Shell Comment to SEC - June 2004

Shell Comment to SEC - June 2004

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June 22, 2004 Jonathan Katz, Secretary Via e-mail to: rule-comments@sec.gov U.S. Securities and Exchange Commission th450 5 Street NW Washington, DC 20005 Re: File No. S7-19-04, SEC Release Nos. 33-8407 and 34-49566 Use of Forms S-8 and 8-K by Shell Companies Dear Mr. Katz: The North American Securities Administrators Association, Inc. (NASAA) appreciates the opportunity to comment on the above-referenced proposed rule limiting the use of Form S-8 and Form 8-K by shell companies. Organized in 1919, NASAA is the oldest international organization devoted to investor protection. Its membership consists of the securities administrators in the United States, Canada, and Mexico. The comments reflect input from both our U.S. and Canadian members. NASAA strongly agrees with the proposals made by the SEC with regard to shell companies. Similar to the experience of the SEC described in the proposal, the states have seen a steady stream of fraud and misconduct in the distribution and manipulation of shares of shell companies and the companies that combine with shell companies. Most recently, the enforcement units of state securities divisions have received complaints involving newsletters recommending investment in shell companies just prior to business combinations. This latest incarnation of investing in shell companies [the scam] involves profitable companies located in Far Eastern countries with rapidly growing economies, such as ...

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June 22, 2004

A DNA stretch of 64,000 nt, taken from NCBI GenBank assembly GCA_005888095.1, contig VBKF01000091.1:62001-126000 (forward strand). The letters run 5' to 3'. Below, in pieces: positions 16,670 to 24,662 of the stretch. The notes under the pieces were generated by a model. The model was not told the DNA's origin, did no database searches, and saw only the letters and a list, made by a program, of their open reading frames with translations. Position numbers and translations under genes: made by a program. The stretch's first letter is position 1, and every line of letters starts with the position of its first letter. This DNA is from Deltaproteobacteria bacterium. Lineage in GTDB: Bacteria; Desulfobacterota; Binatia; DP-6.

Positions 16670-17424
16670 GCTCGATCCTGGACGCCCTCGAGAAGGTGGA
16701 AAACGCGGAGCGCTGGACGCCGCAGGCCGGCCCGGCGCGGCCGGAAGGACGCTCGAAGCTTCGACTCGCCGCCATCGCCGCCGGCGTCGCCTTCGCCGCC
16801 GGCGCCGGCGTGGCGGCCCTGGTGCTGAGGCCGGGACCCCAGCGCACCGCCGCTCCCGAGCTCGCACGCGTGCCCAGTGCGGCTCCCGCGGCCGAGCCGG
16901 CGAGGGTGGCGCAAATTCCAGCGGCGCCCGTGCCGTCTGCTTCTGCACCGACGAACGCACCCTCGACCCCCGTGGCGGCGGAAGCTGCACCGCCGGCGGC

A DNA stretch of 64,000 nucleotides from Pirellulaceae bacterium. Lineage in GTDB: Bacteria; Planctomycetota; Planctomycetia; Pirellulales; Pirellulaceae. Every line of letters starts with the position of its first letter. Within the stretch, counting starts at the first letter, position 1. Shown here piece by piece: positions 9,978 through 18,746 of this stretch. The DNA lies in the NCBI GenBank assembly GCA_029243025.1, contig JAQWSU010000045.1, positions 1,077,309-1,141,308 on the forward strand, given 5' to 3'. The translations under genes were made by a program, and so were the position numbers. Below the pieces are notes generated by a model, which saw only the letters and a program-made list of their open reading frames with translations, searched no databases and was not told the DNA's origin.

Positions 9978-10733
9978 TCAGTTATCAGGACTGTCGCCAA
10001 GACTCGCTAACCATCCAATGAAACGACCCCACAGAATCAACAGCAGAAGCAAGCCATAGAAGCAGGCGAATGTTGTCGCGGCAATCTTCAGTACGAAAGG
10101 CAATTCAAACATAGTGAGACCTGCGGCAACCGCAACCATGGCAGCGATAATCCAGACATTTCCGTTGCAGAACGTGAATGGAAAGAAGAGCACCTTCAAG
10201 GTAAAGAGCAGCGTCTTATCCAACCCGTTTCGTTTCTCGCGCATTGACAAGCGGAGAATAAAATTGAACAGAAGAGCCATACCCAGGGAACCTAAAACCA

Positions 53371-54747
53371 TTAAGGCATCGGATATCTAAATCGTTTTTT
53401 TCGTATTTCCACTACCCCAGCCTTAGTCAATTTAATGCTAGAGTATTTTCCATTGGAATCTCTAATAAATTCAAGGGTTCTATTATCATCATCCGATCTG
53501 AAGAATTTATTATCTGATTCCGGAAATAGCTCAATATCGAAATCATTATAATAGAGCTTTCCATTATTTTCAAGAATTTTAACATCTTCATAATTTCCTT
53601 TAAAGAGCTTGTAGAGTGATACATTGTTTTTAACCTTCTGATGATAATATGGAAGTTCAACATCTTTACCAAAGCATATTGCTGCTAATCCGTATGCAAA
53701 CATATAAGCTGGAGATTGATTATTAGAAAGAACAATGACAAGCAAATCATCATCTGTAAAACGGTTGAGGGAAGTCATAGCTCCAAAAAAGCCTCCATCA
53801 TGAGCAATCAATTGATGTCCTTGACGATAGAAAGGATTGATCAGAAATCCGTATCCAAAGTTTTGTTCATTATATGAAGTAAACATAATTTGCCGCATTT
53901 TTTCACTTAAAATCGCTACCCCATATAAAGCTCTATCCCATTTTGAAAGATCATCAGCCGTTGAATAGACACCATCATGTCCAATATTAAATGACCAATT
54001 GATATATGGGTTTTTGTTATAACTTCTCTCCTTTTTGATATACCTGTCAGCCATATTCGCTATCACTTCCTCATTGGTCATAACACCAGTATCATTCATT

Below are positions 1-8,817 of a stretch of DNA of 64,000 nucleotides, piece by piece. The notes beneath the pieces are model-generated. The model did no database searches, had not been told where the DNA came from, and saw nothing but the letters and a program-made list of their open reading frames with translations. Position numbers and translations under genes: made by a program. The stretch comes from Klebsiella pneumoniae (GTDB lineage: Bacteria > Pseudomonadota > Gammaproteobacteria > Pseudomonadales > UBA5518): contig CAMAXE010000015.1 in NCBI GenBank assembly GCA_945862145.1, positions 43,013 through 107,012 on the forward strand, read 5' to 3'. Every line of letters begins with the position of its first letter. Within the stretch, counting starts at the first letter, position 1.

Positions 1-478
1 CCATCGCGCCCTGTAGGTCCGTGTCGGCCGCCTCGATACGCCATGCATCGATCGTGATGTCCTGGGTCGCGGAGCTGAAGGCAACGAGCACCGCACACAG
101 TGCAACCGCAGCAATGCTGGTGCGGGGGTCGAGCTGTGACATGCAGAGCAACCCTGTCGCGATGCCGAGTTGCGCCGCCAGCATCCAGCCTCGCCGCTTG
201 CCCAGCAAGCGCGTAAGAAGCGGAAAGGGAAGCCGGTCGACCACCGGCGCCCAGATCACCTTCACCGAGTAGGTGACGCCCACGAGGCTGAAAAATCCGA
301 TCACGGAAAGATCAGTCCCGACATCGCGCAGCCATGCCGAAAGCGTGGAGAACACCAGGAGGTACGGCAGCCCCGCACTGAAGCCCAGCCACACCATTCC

Jonathan Katz, Secretary
Via e-mail to: rule-comments@sec.gov
U.S. Securities and Exchange Commission
450 5
th
Street NW
Washington, DC 20005
Re:
File No. S7-19-04, SEC Release Nos. 33-8407 and 34-49566
Use of Forms S-8 and 8-K by Shell Companies
Dear Mr. Katz:
The North American Securities Administrators Association, Inc. (NASAA) appreciates the opportunity to
comment on the above-referenced proposed rule limiting the use of Form S-8 and Form 8-K by shell
companies.
Organized in 1919, NASAA is the oldest international organization devoted to investor
protection.
Its membership consists of the securities administrators in the United States, Canada, and
Mexico.
The comments reflect input from both our U.S. and Canadian members.
NASAA strongly agrees with the proposals made by the SEC with regard to shell companies.
Similar to
the experience of the SEC described in the proposal, the states have seen a steady stream of fraud and
misconduct in the distribution and manipulation of shares of shell companies and the companies that combine
with shell companies.
Most recently, the enforcement units of state securities divisions have received complaints involving
newsletters recommending investment in shell companies just prior to business combinations.
This latest
incarnation of investing in shell companies [the scam] involves profitable companies located in Far Eastern
countries with rapidly growing economies, such as China.
The solicitations identify these foreign companies
as preparing to merge with U.S. shell companies, and suggest that investors buying now will reap large gains
when the stock price soars.
SEC rules are particularly appropriate in this area because transactions resulting, directly or indirectly, in the
issuance of securities, and involving a merger, acquisition, share exchange, or other combination, are almost
universally exempt from registration or notice filings at the state level.
Shell companies thus do not notify the
state securities administrators in the event of a combination transaction that precedes the reactivation of an
operating business and attendant trading activity in the company's securities.
NASAA Comment on Shell Companies Proposal
June 22, 2004 – Page 2
We agree that shell companies should be required to file full disclosure under a Current Report on Form 8-
K shortly after a merger/acquisition event.
We urge the SEC to amend its proposal to establish a